The greenhouse is doing rather well this year, even if I do say it myself. The tomatoes are sturdy and a very healthy deep green. There’s a load of fruits developing and some of the Ailsa Craig and Black Russian fruits are a reasonable size already.
The heat and strong sunshine earlier seems to have helped rather than hindered growth. I was a little concerned that shading the greenhouse and then the weather changing may have not been good for them. It appears not, they’re still doing well.
It’s been about a week since I last sideshooted them – the number that had grown and how large some were was a bit of a surprise. Not removing sideshoots is one of the biggest mistakes new growers make. They end up with massive bushes and loads of tiny fruits.
In commercial tomato greenhouses they have teams who go around and do nothing else but remove the sideshoots from the cordon tomatoes. Not so bad when you have 20 or 30 plants but day-in, day-out a pretty boring job.
At least with bush tomatoes there’s no sideshooting to bother about – but they’re far less productive per square foot of floor space in a greenhouse. If we lived in the sunny south-east and especially the London area, I’d certainly put a row of bush tomatoes in outside. It’s easier to use a proper bush variety, not a semi-determinate type that spreads too far. If you plant out under cloches they can really get going earlier in the year, outgrowing the cloches when the weather is hopefully warm and sunny.
Watering is the other big problem with tomatoes. Like most plants. Too wet and they drown but if you let them dry out when the fruit are forming that’s really going to cause problems. It throws out the calcium balance and the fruits will most often be hit with blossom end rot.
The plants on the left of the greenhouse are in quadgrow planters. Basically pots which are fed and watered via a wick fed from the 30 litre water reservoir below. The consistent water supply – so long as you don’t let the reservoir empty – prevents drying out problems.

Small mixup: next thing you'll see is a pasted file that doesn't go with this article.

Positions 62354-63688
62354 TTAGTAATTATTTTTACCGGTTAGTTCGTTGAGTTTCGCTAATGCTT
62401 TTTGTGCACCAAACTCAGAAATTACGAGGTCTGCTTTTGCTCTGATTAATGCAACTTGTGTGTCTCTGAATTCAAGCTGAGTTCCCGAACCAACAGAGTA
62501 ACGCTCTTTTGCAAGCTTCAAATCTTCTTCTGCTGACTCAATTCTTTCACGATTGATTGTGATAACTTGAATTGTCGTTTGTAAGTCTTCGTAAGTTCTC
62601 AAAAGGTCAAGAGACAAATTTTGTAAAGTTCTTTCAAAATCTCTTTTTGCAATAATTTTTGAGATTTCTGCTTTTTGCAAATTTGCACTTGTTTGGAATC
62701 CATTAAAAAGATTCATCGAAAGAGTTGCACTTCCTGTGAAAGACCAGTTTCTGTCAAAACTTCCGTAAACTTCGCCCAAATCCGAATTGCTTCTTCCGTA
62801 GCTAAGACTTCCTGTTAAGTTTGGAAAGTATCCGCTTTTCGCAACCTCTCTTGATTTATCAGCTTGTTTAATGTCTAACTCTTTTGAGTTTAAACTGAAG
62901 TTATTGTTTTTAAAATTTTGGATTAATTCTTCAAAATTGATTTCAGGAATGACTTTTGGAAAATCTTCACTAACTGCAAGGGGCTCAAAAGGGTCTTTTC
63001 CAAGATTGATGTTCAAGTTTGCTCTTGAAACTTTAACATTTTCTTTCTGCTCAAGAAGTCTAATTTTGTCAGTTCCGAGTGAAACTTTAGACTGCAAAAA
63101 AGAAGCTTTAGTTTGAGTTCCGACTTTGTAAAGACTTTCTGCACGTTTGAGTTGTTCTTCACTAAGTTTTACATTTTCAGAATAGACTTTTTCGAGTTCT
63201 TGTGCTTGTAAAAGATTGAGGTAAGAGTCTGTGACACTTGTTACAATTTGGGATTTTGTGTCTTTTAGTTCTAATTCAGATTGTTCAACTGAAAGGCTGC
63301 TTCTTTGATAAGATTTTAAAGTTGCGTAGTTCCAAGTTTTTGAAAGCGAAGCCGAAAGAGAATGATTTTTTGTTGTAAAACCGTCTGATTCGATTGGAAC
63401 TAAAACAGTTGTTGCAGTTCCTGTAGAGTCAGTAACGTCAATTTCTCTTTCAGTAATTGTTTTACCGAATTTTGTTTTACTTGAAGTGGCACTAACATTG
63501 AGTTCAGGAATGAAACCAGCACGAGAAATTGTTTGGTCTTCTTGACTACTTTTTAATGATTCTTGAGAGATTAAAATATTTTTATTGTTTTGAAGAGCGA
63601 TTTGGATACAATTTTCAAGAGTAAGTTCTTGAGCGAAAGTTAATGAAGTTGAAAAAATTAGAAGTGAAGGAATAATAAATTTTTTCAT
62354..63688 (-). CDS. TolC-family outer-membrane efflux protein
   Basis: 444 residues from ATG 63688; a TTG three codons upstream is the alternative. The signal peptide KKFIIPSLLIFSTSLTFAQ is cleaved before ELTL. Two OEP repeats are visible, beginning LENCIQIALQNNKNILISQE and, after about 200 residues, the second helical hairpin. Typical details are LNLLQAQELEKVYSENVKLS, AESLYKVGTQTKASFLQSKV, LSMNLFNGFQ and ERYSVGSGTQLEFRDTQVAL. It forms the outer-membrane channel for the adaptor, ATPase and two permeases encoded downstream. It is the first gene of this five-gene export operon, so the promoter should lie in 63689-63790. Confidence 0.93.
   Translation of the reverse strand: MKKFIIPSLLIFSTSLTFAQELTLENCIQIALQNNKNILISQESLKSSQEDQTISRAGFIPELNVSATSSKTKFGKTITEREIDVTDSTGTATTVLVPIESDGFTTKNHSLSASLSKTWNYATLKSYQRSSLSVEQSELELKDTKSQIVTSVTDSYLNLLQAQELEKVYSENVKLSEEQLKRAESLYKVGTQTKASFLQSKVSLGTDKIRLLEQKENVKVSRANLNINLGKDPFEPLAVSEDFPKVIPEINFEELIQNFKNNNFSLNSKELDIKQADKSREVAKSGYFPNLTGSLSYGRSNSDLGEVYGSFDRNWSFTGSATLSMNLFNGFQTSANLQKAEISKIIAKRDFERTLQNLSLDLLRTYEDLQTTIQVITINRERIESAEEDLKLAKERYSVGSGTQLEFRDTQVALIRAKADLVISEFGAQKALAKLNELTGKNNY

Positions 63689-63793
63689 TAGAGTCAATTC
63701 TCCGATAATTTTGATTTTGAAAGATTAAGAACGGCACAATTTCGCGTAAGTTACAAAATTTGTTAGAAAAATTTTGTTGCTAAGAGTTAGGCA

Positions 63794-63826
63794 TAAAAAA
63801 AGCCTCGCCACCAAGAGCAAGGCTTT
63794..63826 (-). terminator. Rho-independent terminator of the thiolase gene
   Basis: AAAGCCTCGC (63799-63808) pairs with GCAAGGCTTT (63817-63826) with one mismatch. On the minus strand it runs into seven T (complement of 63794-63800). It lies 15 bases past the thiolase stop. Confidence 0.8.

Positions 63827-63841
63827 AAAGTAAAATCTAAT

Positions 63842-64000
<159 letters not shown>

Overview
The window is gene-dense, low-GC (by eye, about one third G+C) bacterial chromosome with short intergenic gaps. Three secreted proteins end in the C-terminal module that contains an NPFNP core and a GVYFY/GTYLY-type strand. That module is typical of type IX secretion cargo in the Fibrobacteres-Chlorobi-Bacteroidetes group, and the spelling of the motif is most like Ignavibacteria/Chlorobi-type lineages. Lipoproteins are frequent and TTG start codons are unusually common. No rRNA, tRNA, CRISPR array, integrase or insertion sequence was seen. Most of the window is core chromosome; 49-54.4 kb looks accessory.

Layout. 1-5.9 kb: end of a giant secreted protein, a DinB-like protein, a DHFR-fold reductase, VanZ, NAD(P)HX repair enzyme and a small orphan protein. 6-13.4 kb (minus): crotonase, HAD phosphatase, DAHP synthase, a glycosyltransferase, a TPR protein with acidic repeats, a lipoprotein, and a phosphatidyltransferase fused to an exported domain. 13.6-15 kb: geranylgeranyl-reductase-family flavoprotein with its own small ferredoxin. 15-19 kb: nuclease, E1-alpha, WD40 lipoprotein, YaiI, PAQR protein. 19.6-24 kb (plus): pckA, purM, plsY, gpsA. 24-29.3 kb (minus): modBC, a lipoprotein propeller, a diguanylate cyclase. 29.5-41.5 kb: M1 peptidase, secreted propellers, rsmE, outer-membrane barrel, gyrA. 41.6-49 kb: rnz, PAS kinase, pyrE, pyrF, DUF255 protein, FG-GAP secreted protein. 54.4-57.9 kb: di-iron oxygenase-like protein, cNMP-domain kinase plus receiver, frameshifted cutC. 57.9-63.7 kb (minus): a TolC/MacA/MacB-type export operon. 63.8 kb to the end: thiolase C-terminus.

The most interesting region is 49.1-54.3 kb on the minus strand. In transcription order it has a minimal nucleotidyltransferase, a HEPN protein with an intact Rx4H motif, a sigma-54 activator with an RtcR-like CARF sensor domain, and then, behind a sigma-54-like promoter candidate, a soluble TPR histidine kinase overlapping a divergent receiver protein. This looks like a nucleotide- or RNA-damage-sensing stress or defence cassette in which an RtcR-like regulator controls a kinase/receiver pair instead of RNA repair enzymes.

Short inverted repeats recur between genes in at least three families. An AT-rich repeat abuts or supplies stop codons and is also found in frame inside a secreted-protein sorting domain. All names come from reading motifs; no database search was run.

On the right hand side and rear of the greenhouse, they’re planted into the border. The border acts like a reservoir although I’d be happier if there was more humus in the soil / compost mix to act as a sponge. Watering the border can be troublesome if the surface has dried out so I’ve run a soaker hose around it. Plug and go play! It takes longer than using watering cans but it doesn’t matter as it’s not time you actually spend doing it.
There’s one cucumber in the rear border on the left which is doing well. My cucumber leaf eating cat has yet to notice it, which helps! Honestly, you couldn’t make it up.
In the centre I’ve a row of aubergines in pots. Now I’ll admit that aubergines are a crop I’ve rarely managed to grow well. I usually get some fruits but not as many as I should. These plants are really doing well. The top strip of the greenhouse isn’t shaded so they’re getting all the available light, which might account for how they’re performing.
It’s getting a little cramped in the greenhouse now so I may move some of the aubergines into the solar potting shed. That’s not being used so much now.
Hi John, Yes the recent warm weather has made crops romp on – and the weeds! I have already had ripe mini plum cherry tomatoes ‘Candy Tots F1’ (they ripen yellow, not red) and some of my ‘Poona Kheera’ Indian cucumbers are starting to swell. It’s looking like the best summer in years; 27 degrees expected here in North Manchester next week.
Fantastic – for a change. Any chance of blagging a couple of those cucumber seeds from you? 🙂
Hi John, Yes, I will see if I have any left – I think so – you have to pinch out all the male flowers, otherwise the cukes are bitter.